Messer projects a powerful blend of vulnerability and sexual hunger, while Basel brings empathy to a character that seems naive beyond belief. It’s possible that Miriam might be taken aback by the cruisy atmosphere at Heaven (surely London’s most vanilla . boys’ chm) buy how many bosom and spouting a ; twentysomething women can there be “mm 0f “"mkaS .‘ha‘ ! who’ve never seen a splitf rolled? buzzmg' 5

More than Kisses idealises the ho‘uszw‘ifc wit}, a head full fag{:‘iag rela‘tlonihlphantll finishes lust of drugs and domestic as e Spec '9 0 0 9" overs trivia and on to a man- threatens that ideal. A deeply eating seductress. What's unsatisfying ending to an otherwise A Girl To Do? Plunders moving play. (Catriona Smith) the depths of femals More than Kisses (Fringe) Out at fspcf‘cl’“ al‘d alrgl’fihq my; 55733 5213's”; 57%;! . iiié’it’tiiit23:. 2. 2.30pm, £5.50 (£5.50).

impressive performance. more for the quiet power

of the spoken word than for the raucous robustness of the songs. (Gill Roth) ' What’s A Girl To Do? (Fringe) Deidre Rubenstein. Assembly Rooms (Venue 3) 226 242S. until 2 Sept (not 29). 2pm. 25-27 Aug.

£8.50 (£7.50); 28~2 Sept.

£7.50 (£6.50).

Two horror writers. Alex :1

jaded has-been. and Jack.

an unpublished newcomer. meet in the

library of an old house

during a party. The lights

ditn. the furniture creaks

and the atmosphere is

' immediately charged with

anticipated menace as they try and out-do each other with sinister stories and indulge in spiteful. literary one-up man ship. Dar/(rules is Tim Arthur's debut as a playw right and successfully runs an icy linger down the spine of all of us who enjoy an engrossing yarn and have a macabre fascination for things that go bump in the night. Stephen King eat your heart out. Now that's an idea for a story. ((iill Roth)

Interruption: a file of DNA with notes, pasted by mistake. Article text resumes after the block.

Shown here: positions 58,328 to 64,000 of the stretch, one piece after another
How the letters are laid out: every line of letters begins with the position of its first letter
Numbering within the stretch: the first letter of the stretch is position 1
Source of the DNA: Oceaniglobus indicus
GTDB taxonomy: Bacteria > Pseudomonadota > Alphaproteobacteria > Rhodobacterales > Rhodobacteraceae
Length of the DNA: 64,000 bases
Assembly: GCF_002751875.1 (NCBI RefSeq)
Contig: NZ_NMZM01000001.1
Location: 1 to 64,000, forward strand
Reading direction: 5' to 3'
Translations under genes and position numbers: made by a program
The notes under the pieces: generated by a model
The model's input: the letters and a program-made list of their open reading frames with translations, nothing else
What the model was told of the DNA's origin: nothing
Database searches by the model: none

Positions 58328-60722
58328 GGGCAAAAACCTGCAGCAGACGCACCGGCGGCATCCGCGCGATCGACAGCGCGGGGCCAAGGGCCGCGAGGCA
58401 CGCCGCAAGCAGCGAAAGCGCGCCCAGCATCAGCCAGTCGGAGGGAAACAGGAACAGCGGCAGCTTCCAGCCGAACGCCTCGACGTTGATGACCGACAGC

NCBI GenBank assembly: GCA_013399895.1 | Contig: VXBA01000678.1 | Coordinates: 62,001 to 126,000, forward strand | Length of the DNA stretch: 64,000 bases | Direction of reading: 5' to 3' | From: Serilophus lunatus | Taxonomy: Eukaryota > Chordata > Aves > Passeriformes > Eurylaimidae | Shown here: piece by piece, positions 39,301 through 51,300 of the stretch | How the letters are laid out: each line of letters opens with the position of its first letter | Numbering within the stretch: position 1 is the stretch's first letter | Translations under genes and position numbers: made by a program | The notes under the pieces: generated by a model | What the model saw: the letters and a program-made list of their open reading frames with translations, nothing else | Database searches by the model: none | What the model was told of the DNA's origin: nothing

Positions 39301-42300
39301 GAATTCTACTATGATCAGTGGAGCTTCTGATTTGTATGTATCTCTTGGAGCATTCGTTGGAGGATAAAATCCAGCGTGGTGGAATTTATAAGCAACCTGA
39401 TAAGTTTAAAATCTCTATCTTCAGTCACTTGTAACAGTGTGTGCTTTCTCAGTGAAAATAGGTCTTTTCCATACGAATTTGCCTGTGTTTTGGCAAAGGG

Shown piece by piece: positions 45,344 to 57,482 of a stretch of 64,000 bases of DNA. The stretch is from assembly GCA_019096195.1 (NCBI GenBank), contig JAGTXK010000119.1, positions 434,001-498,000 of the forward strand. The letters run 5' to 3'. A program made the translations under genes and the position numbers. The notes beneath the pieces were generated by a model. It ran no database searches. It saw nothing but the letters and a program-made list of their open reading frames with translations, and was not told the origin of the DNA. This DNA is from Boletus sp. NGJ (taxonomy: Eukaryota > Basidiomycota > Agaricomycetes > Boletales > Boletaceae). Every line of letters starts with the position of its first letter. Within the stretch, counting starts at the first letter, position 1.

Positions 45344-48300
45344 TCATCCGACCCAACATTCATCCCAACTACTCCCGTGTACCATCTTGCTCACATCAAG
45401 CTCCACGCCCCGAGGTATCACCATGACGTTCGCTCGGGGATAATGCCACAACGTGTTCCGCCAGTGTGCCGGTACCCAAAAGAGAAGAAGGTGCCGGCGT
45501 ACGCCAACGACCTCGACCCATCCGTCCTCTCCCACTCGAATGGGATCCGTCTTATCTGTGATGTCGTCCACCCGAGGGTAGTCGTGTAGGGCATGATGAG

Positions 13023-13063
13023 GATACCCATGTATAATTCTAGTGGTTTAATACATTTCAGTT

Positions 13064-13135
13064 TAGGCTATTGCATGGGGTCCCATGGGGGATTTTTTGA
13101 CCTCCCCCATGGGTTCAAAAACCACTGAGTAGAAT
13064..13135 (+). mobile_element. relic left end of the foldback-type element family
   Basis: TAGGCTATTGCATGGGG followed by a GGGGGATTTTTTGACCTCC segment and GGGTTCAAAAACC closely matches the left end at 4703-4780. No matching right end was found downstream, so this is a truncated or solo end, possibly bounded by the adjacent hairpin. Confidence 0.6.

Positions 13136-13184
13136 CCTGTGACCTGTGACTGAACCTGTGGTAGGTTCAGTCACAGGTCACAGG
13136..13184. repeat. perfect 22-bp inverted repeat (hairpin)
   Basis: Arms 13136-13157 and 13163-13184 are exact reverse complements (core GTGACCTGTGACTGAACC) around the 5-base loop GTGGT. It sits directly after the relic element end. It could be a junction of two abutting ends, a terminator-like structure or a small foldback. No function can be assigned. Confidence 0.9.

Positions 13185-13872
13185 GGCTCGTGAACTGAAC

I Darktales (l‘ringe) JFK. Repertory Company. Pleasance (Venue 33) 556 6550. until 2 Sept (not 29). 2.15pm. 25 -27 Aug £6.50 (£5.50); 28. 30—2 Sept £6 (£5).



lixit the romanticism of Fever/inch and enter the more turbulent world of non-league football. Heckingtown have reached the third round of the FA cup but it only seems to divide the club. From the old-fashioned manager to the lucre- orientatedchairman. the racist old pro and their star black striker who thinks he's the next Stan Collyinore. it seems that no-one‘s happy at Heckington.

This is a lively. waggish play that successfully

What’s a Girl To Do? - “the quiet power of the spoken word’

' f“ ms Big Tim

manages to relay the desperation rather than the glory of the 'bcautiful game'. All that‘s needed is a half-time break for pies and liovril for that footy atmosphere in full. (l’ltilip l)orward)

I Big Time (Fringe) Big l’ig Theatre Company. (iilded Balloon (Venue 38) 226 2l5 l. until 2 Sept. 2.45pm. £5.50 (£4.50).


I would recommend this charming and skilfully puppeteered version of the Seottish play to children of all ages. Macpunch is Mr l’uncli's Scottish relation. who is told mysteriously by two witches (the third doesn't turn up) that he will soon be the King's personal entertainer. ousting daft old Mr Scaramouche. It

all goes horribly wrong

when he tells his Wife. The storyline has been delightfully altered -- with a few adultish gags for parents. and puns like Spot the dog. Spot. geddit'.’ An excellent way to while away an hour in the afternoon you can always say you forgot to bring the kids. (Cait Hurley)

I Macpunch (The Bard In The Booth) (Fringe).

Netherbow Arts Centre ; (Venue 30). 556 9579.

until 2 Sept (not

; Sundays). l.I5pm. £3

; (£2).

e: great balls of mire

2‘ The l is! 75 Ano-7 Qpnr IQOS